The pastor’s wife considers gray
Am I a God near by, says the Lord,
and not a God far off?
Some days Yahweh's crayon box
holds colors for tiptoeing within regret's bold
lines, and others for scribbling acceptance's
Wild Blue Yonder on bathroom walls,
jet trails through every grown-up's sky. Silver
becomes the dime I find in Seven Eleven's
parking lot, the memory of a minnow's flash
or Aunt Mary's lost ring—found.
And there's this gray crayon's violet wrap,
labeled Purple Mountains' Majesty,
Crayola's Rosetta Stone, a god gone corporate,
and international conspiracy to grab a child's soul.
But what I'd like to believe is that Yahweh, most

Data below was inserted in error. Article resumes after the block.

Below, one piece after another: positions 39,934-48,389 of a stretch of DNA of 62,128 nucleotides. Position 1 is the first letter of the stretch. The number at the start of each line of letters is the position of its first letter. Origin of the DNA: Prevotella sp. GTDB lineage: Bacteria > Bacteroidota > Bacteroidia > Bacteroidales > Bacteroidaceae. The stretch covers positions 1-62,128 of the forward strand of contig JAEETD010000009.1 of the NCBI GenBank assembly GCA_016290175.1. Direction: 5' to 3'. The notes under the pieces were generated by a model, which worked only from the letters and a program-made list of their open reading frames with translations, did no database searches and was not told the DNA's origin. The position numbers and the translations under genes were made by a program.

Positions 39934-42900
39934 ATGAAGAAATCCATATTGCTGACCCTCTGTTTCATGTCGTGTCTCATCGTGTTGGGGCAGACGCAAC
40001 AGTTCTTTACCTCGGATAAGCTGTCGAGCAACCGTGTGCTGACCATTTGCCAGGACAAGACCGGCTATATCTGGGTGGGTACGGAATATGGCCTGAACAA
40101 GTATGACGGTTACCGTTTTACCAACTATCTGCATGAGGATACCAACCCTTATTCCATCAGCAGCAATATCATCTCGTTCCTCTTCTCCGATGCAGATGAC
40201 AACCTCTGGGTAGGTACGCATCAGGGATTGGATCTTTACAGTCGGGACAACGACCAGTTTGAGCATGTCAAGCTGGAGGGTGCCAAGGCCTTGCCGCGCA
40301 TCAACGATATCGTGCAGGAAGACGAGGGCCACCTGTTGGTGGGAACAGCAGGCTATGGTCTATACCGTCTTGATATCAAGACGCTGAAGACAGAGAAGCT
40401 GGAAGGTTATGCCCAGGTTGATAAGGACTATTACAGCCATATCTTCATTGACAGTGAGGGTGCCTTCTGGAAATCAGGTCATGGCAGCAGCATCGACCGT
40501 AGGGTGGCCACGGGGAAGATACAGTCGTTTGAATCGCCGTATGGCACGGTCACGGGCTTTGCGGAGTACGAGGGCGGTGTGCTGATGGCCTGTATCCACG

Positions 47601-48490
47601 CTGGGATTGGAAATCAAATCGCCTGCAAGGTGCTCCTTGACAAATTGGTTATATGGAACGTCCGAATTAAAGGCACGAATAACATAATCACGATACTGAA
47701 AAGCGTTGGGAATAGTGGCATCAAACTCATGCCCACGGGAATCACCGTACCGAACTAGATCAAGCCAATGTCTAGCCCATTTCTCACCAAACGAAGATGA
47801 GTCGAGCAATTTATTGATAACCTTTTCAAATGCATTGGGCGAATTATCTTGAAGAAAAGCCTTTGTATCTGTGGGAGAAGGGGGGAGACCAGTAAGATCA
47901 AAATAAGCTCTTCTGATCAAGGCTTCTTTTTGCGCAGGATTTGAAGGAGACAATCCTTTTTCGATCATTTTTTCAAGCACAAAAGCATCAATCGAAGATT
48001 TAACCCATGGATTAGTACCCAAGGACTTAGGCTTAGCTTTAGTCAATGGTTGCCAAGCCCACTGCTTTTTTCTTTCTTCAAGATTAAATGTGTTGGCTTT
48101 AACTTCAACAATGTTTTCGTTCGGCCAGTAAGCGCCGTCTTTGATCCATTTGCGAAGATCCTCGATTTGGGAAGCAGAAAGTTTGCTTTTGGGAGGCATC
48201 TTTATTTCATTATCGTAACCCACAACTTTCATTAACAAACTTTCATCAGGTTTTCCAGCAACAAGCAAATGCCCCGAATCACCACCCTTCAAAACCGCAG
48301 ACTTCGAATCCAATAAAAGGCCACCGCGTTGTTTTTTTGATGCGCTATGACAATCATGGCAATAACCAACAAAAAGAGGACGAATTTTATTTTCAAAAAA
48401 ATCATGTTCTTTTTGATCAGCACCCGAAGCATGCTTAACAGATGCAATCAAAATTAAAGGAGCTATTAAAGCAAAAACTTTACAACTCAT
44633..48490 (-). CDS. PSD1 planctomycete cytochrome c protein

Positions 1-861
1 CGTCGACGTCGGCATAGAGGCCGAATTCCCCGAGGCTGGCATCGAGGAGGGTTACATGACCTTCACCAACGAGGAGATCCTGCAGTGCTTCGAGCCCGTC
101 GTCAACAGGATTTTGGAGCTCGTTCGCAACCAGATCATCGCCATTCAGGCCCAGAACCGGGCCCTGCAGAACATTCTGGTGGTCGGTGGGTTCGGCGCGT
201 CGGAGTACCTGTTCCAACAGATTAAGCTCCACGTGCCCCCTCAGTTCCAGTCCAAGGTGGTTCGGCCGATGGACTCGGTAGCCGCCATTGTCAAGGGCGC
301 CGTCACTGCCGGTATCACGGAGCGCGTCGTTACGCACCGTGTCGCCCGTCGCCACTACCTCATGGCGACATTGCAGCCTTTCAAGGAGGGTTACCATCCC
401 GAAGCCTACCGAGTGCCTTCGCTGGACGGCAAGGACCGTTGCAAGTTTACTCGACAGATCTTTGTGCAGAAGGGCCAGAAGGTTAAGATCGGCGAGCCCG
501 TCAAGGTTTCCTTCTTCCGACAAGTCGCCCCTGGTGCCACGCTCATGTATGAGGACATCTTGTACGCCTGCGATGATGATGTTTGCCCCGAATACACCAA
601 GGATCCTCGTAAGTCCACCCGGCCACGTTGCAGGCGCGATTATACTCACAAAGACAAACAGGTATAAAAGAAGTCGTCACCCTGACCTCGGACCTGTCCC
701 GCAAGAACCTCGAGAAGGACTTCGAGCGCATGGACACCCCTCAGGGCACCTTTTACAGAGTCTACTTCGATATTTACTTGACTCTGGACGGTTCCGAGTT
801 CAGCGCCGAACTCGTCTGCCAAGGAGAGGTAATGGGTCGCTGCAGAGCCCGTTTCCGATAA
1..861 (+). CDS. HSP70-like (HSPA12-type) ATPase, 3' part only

mornings, strolls through his garden toward a hillside
door, tugs it open, waves on light, revealing
countless casks holding dyes, glimmers, petals,
screams, crushed insects, explosions, rust,
ointments, folded galaxies, sage, giggles,
lightning streaks, old lady dandelion hair,
locomotives, wine, grief (some casks leak),
blank peacock feathers, neon gas, angel raiment rags.
Then, Yahweh plays.